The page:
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Controversial Fort Greene principal arrested for kicking a teacher’s union rep • Brooklyn Paper

Controversial Fort Greene principal arrested for kicking a teacher’s union rep

PS 20’s controversial principal, Sean Keaton, was arrested last week for allegedly beating up a teacher. This week, a police van still patrolled the school grounds on Adelphi Street.
The Brooklyn Paper / Kate Emerson

The controversial principal of Fort Greene’s PS 20 was arrested last Thursday morning for allegedly assaulting a teacher during a disciplinary hearing.

The principal, Sean Keaton, was charged with punching and kicking the school’s teacher union representative during a meeting about whether a special ed teacher used corporal punishment against a student in the school on Adelphi Street.

The Daily News reported that Keaton suddenly became enraged at Robert Segarra, the United Federation of Teachers rep and a kindergarten teacher himself, before launching into the violent episode that culminates Keaton’s rocky tenure at the helm of PS 20, where school enrollment has dropped in the gentrifying neighborhood.

The shamed principal was immediately reassigned to administrative duties elsewhere in the school system and will not be back at the elementary school until a police investigation is complete, said Andrew Jacob, a spokesman for the Department of Education.

Keaton started teaching at PS 20 in the 1990s and became the principal there in 2005. He quickly became a divisive figure with some parents singing his praises and others slamming him as a tyrant — some actually comparing him on Web sites to Adolf Hitler and Zimbabwe’s brutal president Robert Mugabe.

The total student population has shrunk, and only 27 percent of eligible kindergarten students from the neighborhood choose to attend PS 20. Next year, there will be only two kindergarten classes, down from three this year, because of declining enrollment.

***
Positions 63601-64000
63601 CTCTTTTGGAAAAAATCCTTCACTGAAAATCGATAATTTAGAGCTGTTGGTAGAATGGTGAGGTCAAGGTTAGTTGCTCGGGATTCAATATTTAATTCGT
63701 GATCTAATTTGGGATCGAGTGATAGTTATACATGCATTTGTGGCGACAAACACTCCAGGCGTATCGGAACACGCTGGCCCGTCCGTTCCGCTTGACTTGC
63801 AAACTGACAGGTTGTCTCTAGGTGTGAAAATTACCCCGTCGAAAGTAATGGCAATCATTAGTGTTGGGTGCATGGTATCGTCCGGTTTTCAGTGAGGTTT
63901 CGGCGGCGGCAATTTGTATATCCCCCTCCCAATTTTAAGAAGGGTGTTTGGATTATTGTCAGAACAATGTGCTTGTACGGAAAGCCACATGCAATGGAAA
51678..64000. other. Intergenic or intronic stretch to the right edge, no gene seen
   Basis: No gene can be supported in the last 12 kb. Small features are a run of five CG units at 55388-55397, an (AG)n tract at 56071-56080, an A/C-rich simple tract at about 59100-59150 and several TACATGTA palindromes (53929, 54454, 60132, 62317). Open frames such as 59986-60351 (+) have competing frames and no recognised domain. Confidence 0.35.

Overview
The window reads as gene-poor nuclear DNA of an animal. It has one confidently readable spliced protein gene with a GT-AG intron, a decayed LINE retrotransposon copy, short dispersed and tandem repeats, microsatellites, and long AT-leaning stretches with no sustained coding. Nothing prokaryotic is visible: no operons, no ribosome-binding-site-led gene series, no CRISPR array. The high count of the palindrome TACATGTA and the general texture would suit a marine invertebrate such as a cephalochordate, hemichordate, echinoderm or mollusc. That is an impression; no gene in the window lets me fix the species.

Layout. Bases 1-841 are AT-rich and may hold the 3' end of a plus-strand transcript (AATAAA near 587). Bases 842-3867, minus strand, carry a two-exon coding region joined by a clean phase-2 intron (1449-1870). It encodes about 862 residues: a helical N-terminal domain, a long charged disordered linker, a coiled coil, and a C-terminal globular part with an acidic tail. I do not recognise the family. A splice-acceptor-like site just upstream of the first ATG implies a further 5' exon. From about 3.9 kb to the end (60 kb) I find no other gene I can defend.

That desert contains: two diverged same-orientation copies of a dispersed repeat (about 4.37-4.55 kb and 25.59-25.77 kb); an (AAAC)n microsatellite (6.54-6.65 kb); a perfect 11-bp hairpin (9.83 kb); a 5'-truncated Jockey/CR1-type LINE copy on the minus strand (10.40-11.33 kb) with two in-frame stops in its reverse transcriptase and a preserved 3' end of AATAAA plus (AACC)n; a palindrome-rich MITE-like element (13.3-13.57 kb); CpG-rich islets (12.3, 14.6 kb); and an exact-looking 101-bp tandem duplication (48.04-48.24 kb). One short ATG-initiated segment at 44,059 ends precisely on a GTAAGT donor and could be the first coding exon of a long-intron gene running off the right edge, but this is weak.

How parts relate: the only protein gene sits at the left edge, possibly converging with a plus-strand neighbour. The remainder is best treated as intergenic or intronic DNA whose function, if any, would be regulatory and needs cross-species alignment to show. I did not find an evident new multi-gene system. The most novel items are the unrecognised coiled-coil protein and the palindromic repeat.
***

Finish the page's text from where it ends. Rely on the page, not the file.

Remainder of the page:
Pushed to the brink by the intense criticism, Keaton wrote a letter last month published on a New York Times blog, defending himself.

“My feelings have been bruised and I have been offended and threatened by many people in my school community but I never complain,” the letter said. “I believe the number of supporters far exceeds the number of detractors. Honestly speaking, my ultimate goal is to lead a school that I would enroll my child without hand-picking his teachers.”

Keaton did not return our call.

Keaton’s arrest dominated conversation in the schoolyard on Tuesday morning as parents dropped off their children.

There seemed to be universal disdain for his alleged attack on the kindergarten teacher, but opinion was split on his performance before the scandal broke late Thursday.

“Overall, I’m disgusted at his actions,” said Veronica Jones, who accused Keaton of hypocrisy and was not a fan of him before the violent outburst. “He’s quick to tell the children right from wrong. If this is the example we’re going to set, we’re in a world of trouble.”

Other parents did not believe the police report.

“I thought he was a great guy,” said Zora Jamil, whose son is in kindergarten. “He was stern with [the students], which I find necessary, but I was shocked at the arrest.”

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